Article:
• Blue line show the bounds of the Federal Emergency Management Agency (FEMA) Floodplain

Many asked, what do all these lines mean?

What will be the impact on the value and the use of property that falls within these boundaries?

Are these areas slated for acquisition, eminent domain or another form of governmental taking?

What if they don’t want to give up the property under any circumstances?

Can it be that the poor communication and avoidance of engagement on the part of the River Board and governments of Frederick and Carroll Counties have created a huge misunderstanding over something is not that big of a deal?

Is it time for the group to engage legal counsel?

Private property owners along the river value their “privacy,” and while they want to be good stewards of the river and the land they own, they deserve quite enjoyment of their investment. For many that investment carries no value, as it is considered priceless. All the more reason that they also deserve the respect of being made a part of any process that may impact their rightful use of that which they own.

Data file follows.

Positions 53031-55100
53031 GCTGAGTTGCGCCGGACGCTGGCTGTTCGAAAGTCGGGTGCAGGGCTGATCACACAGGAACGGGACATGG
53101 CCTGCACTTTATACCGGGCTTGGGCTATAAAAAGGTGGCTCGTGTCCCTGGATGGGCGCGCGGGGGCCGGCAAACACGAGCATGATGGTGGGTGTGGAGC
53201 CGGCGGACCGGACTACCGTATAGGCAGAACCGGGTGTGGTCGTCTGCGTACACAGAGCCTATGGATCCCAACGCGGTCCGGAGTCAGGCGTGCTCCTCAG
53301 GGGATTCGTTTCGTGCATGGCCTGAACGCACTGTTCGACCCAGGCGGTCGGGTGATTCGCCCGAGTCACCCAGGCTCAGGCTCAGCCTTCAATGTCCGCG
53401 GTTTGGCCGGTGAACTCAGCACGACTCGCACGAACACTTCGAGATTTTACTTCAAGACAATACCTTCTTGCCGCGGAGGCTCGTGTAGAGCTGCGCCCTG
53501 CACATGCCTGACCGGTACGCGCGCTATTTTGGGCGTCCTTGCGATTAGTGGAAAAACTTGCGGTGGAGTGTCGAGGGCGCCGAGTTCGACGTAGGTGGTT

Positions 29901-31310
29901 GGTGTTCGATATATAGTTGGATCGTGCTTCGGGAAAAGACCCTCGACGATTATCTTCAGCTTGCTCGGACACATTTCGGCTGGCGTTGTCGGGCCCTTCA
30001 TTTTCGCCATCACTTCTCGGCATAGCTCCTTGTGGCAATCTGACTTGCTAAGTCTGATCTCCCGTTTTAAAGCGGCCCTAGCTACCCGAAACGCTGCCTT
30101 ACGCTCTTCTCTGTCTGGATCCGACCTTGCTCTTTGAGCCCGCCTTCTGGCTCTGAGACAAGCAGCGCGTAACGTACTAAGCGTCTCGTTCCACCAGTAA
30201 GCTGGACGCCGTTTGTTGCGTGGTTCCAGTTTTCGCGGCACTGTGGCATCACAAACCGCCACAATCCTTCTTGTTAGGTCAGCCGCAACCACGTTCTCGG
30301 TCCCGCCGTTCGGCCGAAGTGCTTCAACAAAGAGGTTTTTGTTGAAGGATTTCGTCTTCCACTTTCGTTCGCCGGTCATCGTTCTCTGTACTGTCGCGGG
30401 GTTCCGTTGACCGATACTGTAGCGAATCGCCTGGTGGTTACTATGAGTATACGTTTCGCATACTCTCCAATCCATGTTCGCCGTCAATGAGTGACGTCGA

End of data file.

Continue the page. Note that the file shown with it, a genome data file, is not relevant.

George Grillion, Chairman of the Monocacy Scenic River Citizens Advisory Board, spoke at the November 7, 2016 meeting in Taneytown to a packed crowd of worried owners who all professed to be good stewards of their land along the river. In a patronizing tone, he stated (I paraphrase here) that “of course the River Board knows that you are all good stewards of the river, it’s those people who will come after you who we are concerned about.” That statement was interpreted by most as stating that “We, the Government, know what’s best for you the people; so, trust us that this plan is in your best interest.”

Hmmmm … Comforting. 

The Troubling State of Private Property Rights Today

In this age of overregulation, distrust of government and visions of sharing the wealth, this is also an era where governments at all levels are strapped for cash and do not have the resources to outright acquire land. Therefore, whether they realize it or not local elected officials and their supporting bureaucracies have used policies of excessive regulation to gain control over the use of property without having to own it.